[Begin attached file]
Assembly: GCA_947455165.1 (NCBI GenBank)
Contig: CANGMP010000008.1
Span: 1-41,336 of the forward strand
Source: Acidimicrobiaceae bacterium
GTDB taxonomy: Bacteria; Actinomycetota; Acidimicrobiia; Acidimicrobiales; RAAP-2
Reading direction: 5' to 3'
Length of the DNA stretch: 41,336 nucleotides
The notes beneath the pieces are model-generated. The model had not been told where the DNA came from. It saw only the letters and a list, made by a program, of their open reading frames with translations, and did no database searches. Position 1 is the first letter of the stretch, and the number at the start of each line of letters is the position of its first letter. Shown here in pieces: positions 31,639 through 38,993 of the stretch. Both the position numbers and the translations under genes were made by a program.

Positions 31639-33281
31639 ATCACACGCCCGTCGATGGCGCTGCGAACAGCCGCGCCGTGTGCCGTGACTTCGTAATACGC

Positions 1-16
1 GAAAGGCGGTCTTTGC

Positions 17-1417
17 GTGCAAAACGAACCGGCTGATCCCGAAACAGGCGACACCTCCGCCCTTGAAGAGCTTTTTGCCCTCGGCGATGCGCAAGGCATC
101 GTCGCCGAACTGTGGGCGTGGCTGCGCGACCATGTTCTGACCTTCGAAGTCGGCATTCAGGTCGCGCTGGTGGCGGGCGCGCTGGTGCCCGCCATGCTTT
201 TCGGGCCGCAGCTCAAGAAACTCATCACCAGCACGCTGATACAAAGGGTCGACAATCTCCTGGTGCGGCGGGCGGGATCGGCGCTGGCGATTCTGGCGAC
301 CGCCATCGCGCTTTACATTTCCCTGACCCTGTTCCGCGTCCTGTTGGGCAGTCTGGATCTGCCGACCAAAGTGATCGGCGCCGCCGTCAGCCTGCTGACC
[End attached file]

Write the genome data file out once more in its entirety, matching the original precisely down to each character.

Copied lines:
Assembly: GCA_947455165.1 (NCBI GenBank)
Contig: CANGMP010000008.1
Span: 1-41,336 of the forward strand
Source: Acidimicrobiaceae bacterium
GTDB taxonomy: Bacteria; Actinomycetota; Acidimicrobiia; Acidimicrobiales; RAAP-2
Reading direction: 5' to 3'
Length of the DNA stretch: 41,336 nucleotides
The notes beneath the pieces are model-generated. The model had not been told where the DNA came from. It saw only the letters and a list, made by a program, of their open reading frames with translations, and did no database searches. Position 1 is the first letter of the stretch, and the number at the start of each line of letters is the position of its first letter. Shown here in pieces: positions 31,639 through 38,993 of the stretch. Both the position numbers and the translations under genes were made by a program.

Positions 31639-33281
31639 ATCACACGCCCGTCGATGGCGCTGCGAACAGCCGCGCCGTGTGCCGTGACTTCGTAATACGC

Positions 1-16
1 GAAAGGCGGTCTTTGC

Positions 17-1417
17 GTGCAAAACGAACCGGCTGATCCCGAAACAGGCGACACCTCCGCCCTTGAAGAGCTTTTTGCCCTCGGCGATGCGCAAGGCATC
101 GTCGCCGAACTGTGGGCGTGGCTGCGCGACCATGTTCTGACCTTCGAAGTCGGCATTCAGGTCGCGCTGGTGGCGGGCGCGCTGGTGCCCGCCATGCTTT
201 TCGGGCCGCAGCTCAAGAAACTCATCACCAGCACGCTGATACAAAGGGTCGACAATCTCCTGGTGCGGCGGGCGGGATCGGCGCTGGCGATTCTGGCGAC
301 CGCCATCGCGCTTTACATTTCCCTGACCCTGTTCCGCGTCCTGTTGGGCAGTCTGGATCTGCCGACCAAAGTGATCGGCGCCGCCGTCAGCCTGCTGACC